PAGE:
by Daniel DeWoskin
As a member of the Bar, I often reflect on the different responsibilities I have to my clients, my colleagues, the court, opposing counsel, other parties, and the public. Depending on the case my role and my responsibilities may change, but there is almost always a “little picture” and a “big picture” to consider. A recent experience highlighted this for me in a rather unfortunate situation.
My client was a 19-year-old South American who had overstayed his visa and was no longer legally residing in the United States. He and some friends were caught shoplifting from a Wal-Mart before Thanksgiving, around November 17. I believe the items he was stealing had a value of less than $20. Scared of what would happen to him, my client gave a false name and date of birth, but his lie was revealed within an hour or two. Thus, my client was now charged with not only a misdemeanor shoplifting, but also a felony charge for giving false information.
On top of these charges, ICE (Immigration and Customs Enforcement) had placed a hold on my client at the jail, meaning he would only be released into ICE custody so that the deportation process could commence. My client and his family were focused on getting him through the state charges as expeditiously as possible so that he could be deported to his country and put all this behind him.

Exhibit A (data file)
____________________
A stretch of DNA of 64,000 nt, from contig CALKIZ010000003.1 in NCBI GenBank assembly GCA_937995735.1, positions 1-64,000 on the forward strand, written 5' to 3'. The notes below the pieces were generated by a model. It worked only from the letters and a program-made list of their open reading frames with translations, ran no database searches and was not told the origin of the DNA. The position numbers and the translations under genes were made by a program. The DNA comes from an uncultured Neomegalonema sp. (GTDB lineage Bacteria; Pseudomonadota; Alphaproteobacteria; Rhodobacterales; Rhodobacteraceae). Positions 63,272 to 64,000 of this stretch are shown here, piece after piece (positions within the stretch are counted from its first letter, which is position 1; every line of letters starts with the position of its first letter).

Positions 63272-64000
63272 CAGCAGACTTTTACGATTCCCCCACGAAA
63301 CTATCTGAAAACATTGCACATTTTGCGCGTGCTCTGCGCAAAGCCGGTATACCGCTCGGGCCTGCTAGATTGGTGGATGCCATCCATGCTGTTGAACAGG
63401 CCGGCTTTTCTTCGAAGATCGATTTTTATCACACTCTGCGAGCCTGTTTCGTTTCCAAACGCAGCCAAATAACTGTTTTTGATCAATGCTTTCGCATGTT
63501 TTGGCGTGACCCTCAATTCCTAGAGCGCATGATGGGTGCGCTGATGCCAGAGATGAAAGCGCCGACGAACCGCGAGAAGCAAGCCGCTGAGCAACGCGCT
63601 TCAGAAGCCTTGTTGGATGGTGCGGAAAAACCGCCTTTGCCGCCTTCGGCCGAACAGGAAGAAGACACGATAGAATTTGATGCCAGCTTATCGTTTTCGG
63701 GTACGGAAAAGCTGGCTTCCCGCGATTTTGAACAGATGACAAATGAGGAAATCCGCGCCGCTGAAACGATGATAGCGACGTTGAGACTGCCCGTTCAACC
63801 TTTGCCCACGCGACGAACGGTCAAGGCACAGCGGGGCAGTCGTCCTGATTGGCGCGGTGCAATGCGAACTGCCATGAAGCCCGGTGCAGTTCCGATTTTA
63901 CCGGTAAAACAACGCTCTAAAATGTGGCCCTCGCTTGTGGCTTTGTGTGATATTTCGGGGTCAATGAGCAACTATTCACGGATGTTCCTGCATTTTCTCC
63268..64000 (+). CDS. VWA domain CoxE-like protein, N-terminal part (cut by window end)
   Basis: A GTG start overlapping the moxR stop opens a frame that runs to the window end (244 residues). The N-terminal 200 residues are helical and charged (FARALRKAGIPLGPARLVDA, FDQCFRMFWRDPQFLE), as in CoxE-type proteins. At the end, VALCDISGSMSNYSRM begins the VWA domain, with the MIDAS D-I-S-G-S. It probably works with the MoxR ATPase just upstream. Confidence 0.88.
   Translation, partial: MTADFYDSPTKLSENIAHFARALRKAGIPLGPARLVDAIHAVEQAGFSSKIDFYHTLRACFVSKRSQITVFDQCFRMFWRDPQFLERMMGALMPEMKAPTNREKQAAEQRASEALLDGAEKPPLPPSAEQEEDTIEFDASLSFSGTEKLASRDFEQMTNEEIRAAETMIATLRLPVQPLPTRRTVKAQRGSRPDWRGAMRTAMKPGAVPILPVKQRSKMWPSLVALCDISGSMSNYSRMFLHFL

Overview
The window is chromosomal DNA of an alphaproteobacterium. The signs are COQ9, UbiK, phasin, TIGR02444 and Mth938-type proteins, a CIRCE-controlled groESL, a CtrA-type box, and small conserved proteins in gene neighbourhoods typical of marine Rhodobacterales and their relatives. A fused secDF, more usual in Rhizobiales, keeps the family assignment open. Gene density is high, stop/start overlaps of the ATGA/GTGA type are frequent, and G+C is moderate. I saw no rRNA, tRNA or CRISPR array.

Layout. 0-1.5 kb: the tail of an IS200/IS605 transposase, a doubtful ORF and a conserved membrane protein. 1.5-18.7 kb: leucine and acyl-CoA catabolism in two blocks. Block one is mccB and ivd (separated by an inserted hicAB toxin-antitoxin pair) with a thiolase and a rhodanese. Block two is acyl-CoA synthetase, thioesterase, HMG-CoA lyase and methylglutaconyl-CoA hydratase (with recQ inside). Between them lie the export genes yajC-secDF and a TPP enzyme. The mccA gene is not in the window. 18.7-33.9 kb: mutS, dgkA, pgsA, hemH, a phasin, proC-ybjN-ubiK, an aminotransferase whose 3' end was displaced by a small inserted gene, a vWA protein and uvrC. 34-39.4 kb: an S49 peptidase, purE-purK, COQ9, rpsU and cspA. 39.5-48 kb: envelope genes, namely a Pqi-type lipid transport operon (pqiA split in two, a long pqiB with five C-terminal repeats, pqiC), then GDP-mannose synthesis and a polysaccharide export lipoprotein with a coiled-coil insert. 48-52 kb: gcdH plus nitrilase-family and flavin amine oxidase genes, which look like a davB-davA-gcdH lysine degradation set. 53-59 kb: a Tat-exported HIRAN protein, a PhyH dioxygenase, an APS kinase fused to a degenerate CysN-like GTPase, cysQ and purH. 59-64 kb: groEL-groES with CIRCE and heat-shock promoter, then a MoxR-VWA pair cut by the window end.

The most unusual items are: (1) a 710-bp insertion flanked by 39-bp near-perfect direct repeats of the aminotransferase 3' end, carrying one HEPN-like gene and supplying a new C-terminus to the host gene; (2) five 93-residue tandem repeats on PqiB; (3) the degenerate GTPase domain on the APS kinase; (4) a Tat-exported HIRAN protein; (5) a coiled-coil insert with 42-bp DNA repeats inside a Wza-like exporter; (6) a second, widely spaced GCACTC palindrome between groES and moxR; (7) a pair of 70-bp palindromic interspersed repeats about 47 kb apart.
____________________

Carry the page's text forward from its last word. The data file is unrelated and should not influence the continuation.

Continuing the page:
I got to work quickly and waived preliminary hearings, doing everything I could and making any call I could make to get him before a court where he could plead to the misdemeanor and resolve the case. I had figured that the State would be willing to dismiss the felony charge given the fact that there was no real criminal history to speak of and the facts did not warrant the cost of an extended prosecution.
I figured correctly. When the matter was finally accused, which was sometime in late December, the assistant district attorney was perfectly willing to dismiss the felony and offer a probated sentence for the misdemeanor. We both acknowledged that my client would likely not have the opportunity to complete his sentence as he would not be challenging his deportation and would be taken from the county jail he was in to ICE detention.
This should have been the end of the story. Instead, when my client finally got to court for arraignment on Jan. 6, 2012, the assistant district attorney announced that the felony would be nolle prossed and they would only proceed on the misdemeanor. The Superior Court judge then advised that since this was now only a misdemeanor case, she would not hear the plea and the matter would have to be sent back to State Court. I was crestfallen. I had fielded daily phone calls (yes, daily phone calls) from my client’s concerned mother asking about when he would get to court, what the consequences would be, and how we could make the process move as quickly as possible. Now, we were finally in court and the judge would not hear the plea because, in her words, she did not want to do someone else’s work.